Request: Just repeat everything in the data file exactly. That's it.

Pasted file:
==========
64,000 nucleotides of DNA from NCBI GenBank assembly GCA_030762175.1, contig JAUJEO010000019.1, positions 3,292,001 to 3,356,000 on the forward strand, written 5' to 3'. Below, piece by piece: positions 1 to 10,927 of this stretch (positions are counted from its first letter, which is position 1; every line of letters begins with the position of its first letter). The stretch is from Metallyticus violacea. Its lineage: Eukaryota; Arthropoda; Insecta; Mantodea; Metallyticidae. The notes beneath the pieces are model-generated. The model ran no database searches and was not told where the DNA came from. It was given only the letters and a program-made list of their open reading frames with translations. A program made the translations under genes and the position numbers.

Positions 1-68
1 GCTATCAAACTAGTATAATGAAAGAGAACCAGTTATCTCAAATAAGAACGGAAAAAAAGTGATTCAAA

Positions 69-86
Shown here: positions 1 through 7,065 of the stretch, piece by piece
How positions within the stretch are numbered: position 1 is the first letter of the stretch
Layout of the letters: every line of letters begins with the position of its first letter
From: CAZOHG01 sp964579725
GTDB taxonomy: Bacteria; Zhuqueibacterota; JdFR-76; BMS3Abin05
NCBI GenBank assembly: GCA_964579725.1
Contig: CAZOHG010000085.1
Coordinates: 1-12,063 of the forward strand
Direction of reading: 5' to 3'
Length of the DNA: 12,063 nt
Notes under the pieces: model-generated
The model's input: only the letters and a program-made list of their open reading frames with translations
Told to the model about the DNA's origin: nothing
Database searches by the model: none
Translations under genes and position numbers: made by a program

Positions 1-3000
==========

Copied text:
64,000 nucleotides of DNA from NCBI GenBank assembly GCA_030762175.1, contig JAUJEO010000019.1, positions 3,292,001 to 3,356,000 on the forward strand, written 5' to 3'. Below, piece by piece: positions 1 to 10,927 of this stretch (positions are counted from its first letter, which is position 1; every line of letters begins with the position of its first letter). The stretch is from Metallyticus violacea. Its lineage: Eukaryota; Arthropoda; Insecta; Mantodea; Metallyticidae. The notes beneath the pieces are model-generated. The model ran no database searches and was not told where the DNA came from. It was given only the letters and a program-made list of their open reading frames with translations. A program made the translations under genes and the position numbers.

Positions 1-68
1 GCTATCAAACTAGTATAATGAAAGAGAACCAGTTATCTCAAATAAGAACGGAAAAAAAGTGATTCAAA

Positions 69-86
Shown here: positions 1 through 7,065 of the stretch, piece by piece
How positions within the stretch are numbered: position 1 is the first letter of the stretch
Layout of the letters: every line of letters begins with the position of its first letter
From: CAZOHG01 sp964579725
GTDB taxonomy: Bacteria; Zhuqueibacterota; JdFR-76; BMS3Abin05
NCBI GenBank assembly: GCA_964579725.1
Contig: CAZOHG010000085.1
Coordinates: 1-12,063 of the forward strand
Direction of reading: 5' to 3'
Length of the DNA: 12,063 nt
Notes under the pieces: model-generated
The model's input: only the letters and a program-made list of their open reading frames with translations
Told to the model about the DNA's origin: nothing
Database searches by the model: none
Translations under genes and position numbers: made by a program

Positions 1-3000